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1. Introduction

An SMTP server handles the sending and receiving of emails. Hence, its uptime is crucial.

In this tutorial, we’ll be looking at various methods that we can use to check if an SMTP server is up and running. 

2. Using telnet

Telnet is an application protocol that is used for interacting with remote hosts. We can use the telnet command to check the SMTP connection. In our case, we’ll be running an SMTP server locally. Therefore, our domain name is localhost.

Let’s use telnet to check if an SMTP server is running on port 2525:

[[email protected] ~]# telnet localhost 2525
Trying ::1...
telnet: connect to address ::1: Connection refused
Trying 127.0.0.1...
Connected to localhost.
Escape character is '^]'.
220 a42502410059 smtp4dev ready

The connection is opened for a short while before it is terminated:

[[email protected] ~]# telnet localhost 2525
...
Connection closed by foreign host.

We can type a sample email while the connection is open and see if the SMTP server will receive and relay it:

[[email protected] ~]# telnet localhost 2525
Trying ::1...
telnet: connect to address ::1: Connection refused
Trying 127.0.0.1...
Connected to localhost.
Escape character is '^]'.
220 5cf184409a80 smtp4dev ready
helo user.sample.com
mail from:<[email protected]>
rcpt to:<[email protected]>
data
From: [email protected]
Subject: This is a test

Hi there :)
How are you doing?
.
quit
250 Nice to meet you
250 New message started
250 Recipient accepted
354 End message with period
250 Mail accepted
Connection closed by foreign host.

We see that the email was received by our local SMTP server:

Session started. Client address 10.88.0.1.
Message received. Client address 10.88.0.1. From [email protected] To [email protected]
Processing received message
Processing received message DONE

In contrast, when the SMTP server is unreachable, we should see a “Connection refused” message:

[[email protected] ~]# telnet localhost 2525
Trying ::1...
telnet: connect to address ::1: Connection refused
Trying 127.0.0.1...
telnet: connect to address 127.0.0.1: Connection refused

3. Using NetCat

The nc or ncat (NetCat) command is a networking utility for reading and writing data across networks. We can use this utility to test the connection of our SMTP server:

[[email protected] ~]# nc -v localhost 2525
Ncat: Version 7.70 ( https://nmap.org/ncat )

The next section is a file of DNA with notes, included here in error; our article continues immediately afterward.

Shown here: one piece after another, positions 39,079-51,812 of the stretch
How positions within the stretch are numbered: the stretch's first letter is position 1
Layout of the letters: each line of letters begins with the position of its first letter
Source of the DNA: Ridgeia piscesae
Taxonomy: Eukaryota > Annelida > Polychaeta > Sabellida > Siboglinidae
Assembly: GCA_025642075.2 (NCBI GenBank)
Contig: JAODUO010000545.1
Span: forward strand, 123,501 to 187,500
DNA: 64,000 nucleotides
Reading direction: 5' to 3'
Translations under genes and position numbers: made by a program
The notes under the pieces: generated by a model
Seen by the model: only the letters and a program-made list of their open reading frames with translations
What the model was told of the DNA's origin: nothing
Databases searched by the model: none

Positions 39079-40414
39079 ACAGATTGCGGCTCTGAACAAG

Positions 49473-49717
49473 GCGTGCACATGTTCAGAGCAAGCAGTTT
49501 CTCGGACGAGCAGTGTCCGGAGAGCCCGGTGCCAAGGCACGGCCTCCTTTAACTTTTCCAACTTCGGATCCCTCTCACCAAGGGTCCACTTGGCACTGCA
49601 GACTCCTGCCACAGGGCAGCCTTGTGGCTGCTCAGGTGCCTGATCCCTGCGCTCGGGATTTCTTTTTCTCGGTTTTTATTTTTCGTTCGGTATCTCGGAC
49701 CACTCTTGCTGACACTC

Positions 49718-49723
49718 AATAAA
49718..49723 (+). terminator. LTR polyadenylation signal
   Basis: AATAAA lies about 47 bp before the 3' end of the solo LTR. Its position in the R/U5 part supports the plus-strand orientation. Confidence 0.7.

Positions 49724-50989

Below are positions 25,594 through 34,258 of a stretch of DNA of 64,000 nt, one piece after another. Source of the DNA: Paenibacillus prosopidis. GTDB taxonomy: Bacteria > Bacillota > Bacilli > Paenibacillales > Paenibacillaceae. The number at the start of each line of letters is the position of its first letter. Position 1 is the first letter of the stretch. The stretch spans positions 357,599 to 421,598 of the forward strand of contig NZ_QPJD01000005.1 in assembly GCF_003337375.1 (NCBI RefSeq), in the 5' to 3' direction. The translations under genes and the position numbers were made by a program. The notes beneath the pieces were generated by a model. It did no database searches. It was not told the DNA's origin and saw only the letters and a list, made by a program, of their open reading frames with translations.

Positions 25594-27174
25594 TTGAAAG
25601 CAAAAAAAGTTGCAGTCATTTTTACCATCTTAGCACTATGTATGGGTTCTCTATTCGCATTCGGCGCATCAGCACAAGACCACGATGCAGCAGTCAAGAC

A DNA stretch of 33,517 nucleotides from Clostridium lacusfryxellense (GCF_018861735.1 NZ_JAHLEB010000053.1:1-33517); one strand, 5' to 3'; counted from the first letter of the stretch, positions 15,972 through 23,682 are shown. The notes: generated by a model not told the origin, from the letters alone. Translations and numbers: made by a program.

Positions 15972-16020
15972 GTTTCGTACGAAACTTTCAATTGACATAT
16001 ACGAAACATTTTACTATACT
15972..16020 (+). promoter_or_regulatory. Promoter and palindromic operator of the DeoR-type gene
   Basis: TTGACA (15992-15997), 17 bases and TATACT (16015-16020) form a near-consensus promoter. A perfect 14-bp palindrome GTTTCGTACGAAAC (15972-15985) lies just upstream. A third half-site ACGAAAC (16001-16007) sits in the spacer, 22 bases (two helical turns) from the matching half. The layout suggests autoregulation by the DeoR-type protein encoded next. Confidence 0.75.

Ncat: Connection to ::1 failed: Connection refused.
Ncat: Trying next address...
Ncat: Connected to 127.0.0.1:2525.
220 b9b103518a80 smtp4dev ready

The nc command can read or write data using either of the two protocols, TCP or UDP. The TCP protocol is the default protocol setting. Nevertheless, if we want to use the UDP protocol, we can simply add the -u option:

[[email protected] ~]# nc -vu localhost 2525
Ncat: Version 7.70 ( https://nmap.org/ncat )
Ncat: Connected to ::1:2525.

Additionally, we should see a “Connection refused” message if the SMTP server is inaccessible:

[[email protected] ~]# nc -v localhost 2525
Ncat: Version 7.70 ( https://nmap.org/ncat )
Ncat: Connection to ::1 failed: Connection refused.
Ncat: Trying next address...
Ncat: Connection refused.

4. Using nmap

The nmap command assists with network exploration. Although the intention of the tool is to scan large networks, it can also scan single hosts. It’s important to note that there are legal issues regarding the tool – specifically, regarding the scanning of ports. Thus, it’s recommended that we use the tool only locally:

[[email protected] ~]# nmap localhost -p 2525 
Starting Nmap 7.70 ( https://nmap.org ) at 2021-11-11 20:38 SAST
Nmap scan report for localhost (127.0.0.1)
Host is up.
Other addresses for localhost (not scanned): ::1

PORT     STATE    SERVICE
2525/tcp filtered ms-v-worlds

Nmap done: 1 IP address (1 host up) scanned in 2.08 seconds

The purpose of the STATE column is to describe a port. The values for the column are open, filtered, and closed. The filtered state means that a firewall is in place. Furthermore, we can expect to see closed as the value of the STATE column when our SMTP server is inaccessible:

[[email protected] ~]# nmap localhost -p 2525 
Starting Nmap 7.70 ( https://nmap.org ) at 2021-11-11 20:42 SAST
Nmap scan report for localhost (127.0.0.1)
Host is up (0.00010s latency).
Other addresses for localhost (not scanned): ::1

PORT     STATE  SERVICE
2525/tcp closed ms-v-worlds

Nmap done: 1 IP address (1 host up) scanned in 0.27 seconds

5. Conclusion

In this article, we looked at several commands that can help us check if an SMTP server is reachable.

Moreover, we’ve explored sending test emails using one of the commands, telnet.

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If you have a few years of experience in the Linux ecosystem, and you’re interested in sharing that experience with the community, have a look at our Contribution Guidelines.

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